Bursting the Bubble

UKRAINE: The won battle and the coming war

25 February 2014 | by

The long-awaited prefix “Ex” in front of the title President has finally become reality. Ukraine has been released from its wanna-be-dictator Yanukovych. Do not get overexcited, this does not mean anything yet. Here is a short story of what happened and what this means now.

Ukraine’s heroes

Last week’s developments in Ukraine mark the bloodiest episode in this country’s history since it gained independence in 1991. The three months of Maidan are of historical significance to Ukraine, and will be imprinted in the memory of not one but many generations of Ukrainians. Especially those bloody days, which claimed the lives of more than a hundred people. People who gave their all for a better Ukraine, people who proved more European than many EU citizens, and people ready to pay with their lives for freedom. They have already been named “The Heavenly Hundred” – true heroes of this proud nation. May they rest in peace.

Yanukovych kaput!

[caption id="attachment_2486" align="alignright" width="300"]Mezhyhirya “Mezhyhirya” | Dmytro Zabashtansky, “Korrespondent” magazine[/caption]

The price of toppling the regime was clearly too high. The blood of innocent people is on the hands of many politicians still in power. However, it goes without saying that the symbol of the whole epoch is the Ex-President himself. Therefore, the final ousting of Yanukovych could not help but be symbolic. The climax of his fall from power took the shape of protesters storming Ukraine´s Disneyland “Mezhyhirya”– Yanukovych’s ridiculously luxurious residence built on the money of Ukraine’s taxpayers. However, in contrast to those amusement parks in France or the US, the Ukrainian one is an exemplification of the highest level of kleptomania, tastelessness and corruption. Protesters streaming into the compound, almost the size of Monaco, rubbed their eyes in disbelief at the sheer scale of opulence: his own golf course, helicopter pad, private zoo, boat collection, church, boxing ring, exotic gardens with ostriches, antiquarian sculptures, a galleon converted into a restaurant, a garage full of vintage cars and motorcycles worth millions and even his own portrait covered with 1kg (!) of pure gold. You name it, he had it. In other words, Yanukovych was the world’s third costliest President to maintain after Obama and Putin. In a country with a per capita GDP of $7,300, this is the peak of cynicism.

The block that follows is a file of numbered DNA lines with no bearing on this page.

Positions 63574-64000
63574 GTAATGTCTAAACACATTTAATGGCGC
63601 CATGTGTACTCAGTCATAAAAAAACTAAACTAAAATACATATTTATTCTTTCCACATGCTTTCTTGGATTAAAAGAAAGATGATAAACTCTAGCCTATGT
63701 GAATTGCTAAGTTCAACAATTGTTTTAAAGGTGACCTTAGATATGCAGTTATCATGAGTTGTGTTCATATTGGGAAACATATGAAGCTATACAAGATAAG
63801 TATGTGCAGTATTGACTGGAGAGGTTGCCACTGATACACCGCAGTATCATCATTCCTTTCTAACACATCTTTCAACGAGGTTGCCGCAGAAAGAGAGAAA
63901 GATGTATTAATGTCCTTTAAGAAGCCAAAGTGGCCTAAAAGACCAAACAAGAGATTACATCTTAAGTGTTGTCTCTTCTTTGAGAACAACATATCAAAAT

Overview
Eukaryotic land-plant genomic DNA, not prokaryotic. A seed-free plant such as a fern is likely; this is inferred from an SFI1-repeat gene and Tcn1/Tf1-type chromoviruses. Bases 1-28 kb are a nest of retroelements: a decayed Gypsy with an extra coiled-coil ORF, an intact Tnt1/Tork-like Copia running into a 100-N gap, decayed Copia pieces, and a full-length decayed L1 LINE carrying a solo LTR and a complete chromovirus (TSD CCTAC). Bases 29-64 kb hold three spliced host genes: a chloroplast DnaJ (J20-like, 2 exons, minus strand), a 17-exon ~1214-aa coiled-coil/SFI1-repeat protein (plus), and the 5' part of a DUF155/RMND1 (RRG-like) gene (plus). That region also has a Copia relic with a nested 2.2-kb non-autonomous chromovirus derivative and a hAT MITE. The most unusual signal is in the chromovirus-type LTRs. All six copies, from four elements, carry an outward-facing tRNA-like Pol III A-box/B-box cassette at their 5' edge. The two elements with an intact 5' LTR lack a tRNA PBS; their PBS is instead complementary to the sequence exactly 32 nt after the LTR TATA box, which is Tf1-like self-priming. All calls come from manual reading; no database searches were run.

The main task now in Mezhyhirya falls on divers and journalists: to rescue and identify all the documents thrown to the depths of his own beautiful lakes – evidence of the huge corruption mechanisms he left behind in his rush to leave Kyiv. The burnt ones will be lost forever.

The King is dead, long live… WHO?

Now that the legendary Yulia Tymoshenko is finally enjoying the blue sky over her head and the wind in her hair – after her release from prison which was authorised by the Ukrainian Parliament on the same day that Ukraine toppled Yanukovych – you might think that Ukraine’s political chess-board is pre-determined. Well, no. This is a misconception that the Western media will most likely turn a blind eye to, taking into account its tendency to idealise this woman. While Ukrainians are happy to see the era of political repression drawing to a close, this does not guarantee their absolute support of Ms Tymoshenko. She, who is also known as the Ukrainian Gas Princess, is a highly controversial (I repeat: highly controversial) figure in both Ukraine’s business and political worlds– areas which are virtually indistinguishable in the Ukrainian reality. Seeing Yulia Tymoshenko just as corrupt and populist as many other Ukrainian politicians, many “Maidaniers” do not want to see her in power either.